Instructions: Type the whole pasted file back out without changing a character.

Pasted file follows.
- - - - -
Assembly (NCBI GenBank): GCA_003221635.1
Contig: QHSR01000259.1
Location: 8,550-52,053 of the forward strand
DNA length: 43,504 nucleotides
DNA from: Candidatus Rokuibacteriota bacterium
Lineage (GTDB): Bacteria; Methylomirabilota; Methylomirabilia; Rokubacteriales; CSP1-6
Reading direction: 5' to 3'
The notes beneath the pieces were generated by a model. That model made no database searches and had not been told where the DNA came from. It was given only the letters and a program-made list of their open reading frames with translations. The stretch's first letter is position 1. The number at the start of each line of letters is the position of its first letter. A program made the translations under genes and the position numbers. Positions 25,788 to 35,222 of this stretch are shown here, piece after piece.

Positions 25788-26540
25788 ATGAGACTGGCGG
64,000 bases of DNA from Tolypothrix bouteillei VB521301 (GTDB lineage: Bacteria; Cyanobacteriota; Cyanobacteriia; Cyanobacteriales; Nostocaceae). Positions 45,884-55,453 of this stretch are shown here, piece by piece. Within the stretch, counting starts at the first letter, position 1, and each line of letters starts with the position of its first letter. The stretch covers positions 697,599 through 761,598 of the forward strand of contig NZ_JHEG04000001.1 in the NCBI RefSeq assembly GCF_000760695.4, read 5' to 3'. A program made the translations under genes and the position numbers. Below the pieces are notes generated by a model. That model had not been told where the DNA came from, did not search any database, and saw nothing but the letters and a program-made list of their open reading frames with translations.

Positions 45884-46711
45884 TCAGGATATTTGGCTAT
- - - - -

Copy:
Assembly (NCBI GenBank): GCA_003221635.1
Contig: QHSR01000259.1
Location: 8,550-52,053 of the forward strand
DNA length: 43,504 nucleotides
DNA from: Candidatus Rokuibacteriota bacterium
Lineage (GTDB): Bacteria; Methylomirabilota; Methylomirabilia; Rokubacteriales; CSP1-6
Reading direction: 5' to 3'
The notes beneath the pieces were generated by a model. That model made no database searches and had not been told where the DNA came from. It was given only the letters and a program-made list of their open reading frames with translations. The stretch's first letter is position 1. The number at the start of each line of letters is the position of its first letter. A program made the translations under genes and the position numbers. Positions 25,788 to 35,222 of this stretch are shown here, piece after piece.

Positions 25788-26540
25788 ATGAGACTGGCGG
64,000 bases of DNA from Tolypothrix bouteillei VB521301 (GTDB lineage: Bacteria; Cyanobacteriota; Cyanobacteriia; Cyanobacteriales; Nostocaceae). Positions 45,884-55,453 of this stretch are shown here, piece by piece. Within the stretch, counting starts at the first letter, position 1, and each line of letters starts with the position of its first letter. The stretch covers positions 697,599 through 761,598 of the forward strand of contig NZ_JHEG04000001.1 in the NCBI RefSeq assembly GCF_000760695.4, read 5' to 3'. A program made the translations under genes and the position numbers. Below the pieces are notes generated by a model. That model had not been told where the DNA came from, did not search any database, and saw nothing but the letters and a program-made list of their open reading frames with translations.

Positions 45884-46711
45884 TCAGGATATTTGGCTAT